Further restrictions on the political freedoms of international students and other temporary migrants

Despite a COVID-driven dip to 1.6 million, Australia remains a country with high numbers of long-term migrants without the rights that come with permanent residence or citizenship. In many areas of public policy we are struggling, often unsuccessfully in my opinion, to deal with the social and political implications of this population, of which international students are the second largest category after New Zealanders.

A recent article in The Conversation by election law expert Graeme Orr drew my attention to a further example of unjustifiable, and in his view potentially unconstitutional, treatment of temporary migrants. For some years now the government has been preoccupied with ‘foreign’ (ie Chinese) influence. One response has been stripping temporary migrants of political rights.

Three years ago I wrote a post criticising restrictions on temporary migrants being able to make political donations. Legislation passed this week takes these restrictions much further, covering other kinds of political expenditure and activity.

Read More »

Patterns of international student enrolment decline in the first year of COVID-19

For international students the 2020 higher education enrolment data released this week is already very out-of-date. The international branch of DESE produces more current aggregate numbers, and has been circulating up-to-date figures to experts and stakeholders. Peter Hurley used these in a recent Conversation article. It’s a model for what, after a recent IT upgrade, could and should be done for domestic enrolments (my long-after-the-fact analysis of the 2020 domestic results is here).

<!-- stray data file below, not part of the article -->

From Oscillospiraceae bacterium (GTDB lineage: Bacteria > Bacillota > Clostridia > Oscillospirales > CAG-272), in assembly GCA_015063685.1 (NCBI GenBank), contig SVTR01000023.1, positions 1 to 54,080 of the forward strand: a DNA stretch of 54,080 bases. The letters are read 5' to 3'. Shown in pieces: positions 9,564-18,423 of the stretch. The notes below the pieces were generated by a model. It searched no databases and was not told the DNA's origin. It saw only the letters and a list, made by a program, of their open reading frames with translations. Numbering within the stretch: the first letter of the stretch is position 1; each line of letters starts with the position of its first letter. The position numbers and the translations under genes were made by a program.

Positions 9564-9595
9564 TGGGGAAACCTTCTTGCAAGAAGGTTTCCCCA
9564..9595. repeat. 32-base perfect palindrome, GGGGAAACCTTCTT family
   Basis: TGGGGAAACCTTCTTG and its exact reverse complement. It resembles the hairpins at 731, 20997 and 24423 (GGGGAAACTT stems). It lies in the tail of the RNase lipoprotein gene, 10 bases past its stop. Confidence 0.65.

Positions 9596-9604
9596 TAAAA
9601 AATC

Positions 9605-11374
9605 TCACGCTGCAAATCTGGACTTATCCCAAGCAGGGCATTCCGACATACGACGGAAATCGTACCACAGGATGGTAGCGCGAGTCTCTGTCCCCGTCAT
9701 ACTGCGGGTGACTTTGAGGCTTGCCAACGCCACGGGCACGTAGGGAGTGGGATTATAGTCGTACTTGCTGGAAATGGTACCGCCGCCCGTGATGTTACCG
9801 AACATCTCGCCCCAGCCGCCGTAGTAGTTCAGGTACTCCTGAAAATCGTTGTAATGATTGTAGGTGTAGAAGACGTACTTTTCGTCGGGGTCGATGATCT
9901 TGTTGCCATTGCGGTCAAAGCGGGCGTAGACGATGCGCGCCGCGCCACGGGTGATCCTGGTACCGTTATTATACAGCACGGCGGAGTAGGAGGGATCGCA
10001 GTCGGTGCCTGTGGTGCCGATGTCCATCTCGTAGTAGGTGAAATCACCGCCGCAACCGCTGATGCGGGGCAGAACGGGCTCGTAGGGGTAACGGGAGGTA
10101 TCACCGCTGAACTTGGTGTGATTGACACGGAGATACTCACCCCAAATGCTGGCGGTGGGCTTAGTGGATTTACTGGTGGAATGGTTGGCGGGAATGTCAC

Although more recent current total international enrolment figures are available, a few things in the recently released 2020 enrolment data tell us more than is publicly available elsewhere.


International bachelor degree students have much lower attrition rates after first year than their domestic counterparts. Flying to a foreign country and paying sometimes exorbitant fees is a strong incentive to get the degree. But while attrition for 2019 commencers into 2020 declined for domestic students, the international rate increased nearly 3 percentage points to 12.73 per cent. The most likely reason is that some international students could not get back to Australia due to travel bans.

Commencing and continuing students

Increased attrition meant fewer continuing students than would have been the case without COVID-19. But the prior boom years for commencing students meant that continuing students still increased in 2020 on 2019 figures. This is one reason why the overall decline in international students was contained to 6.6 per cent, despite an 18.2 per cent decrease in commencing numbers.

Read More »

Student employment is at record levels, but can it last?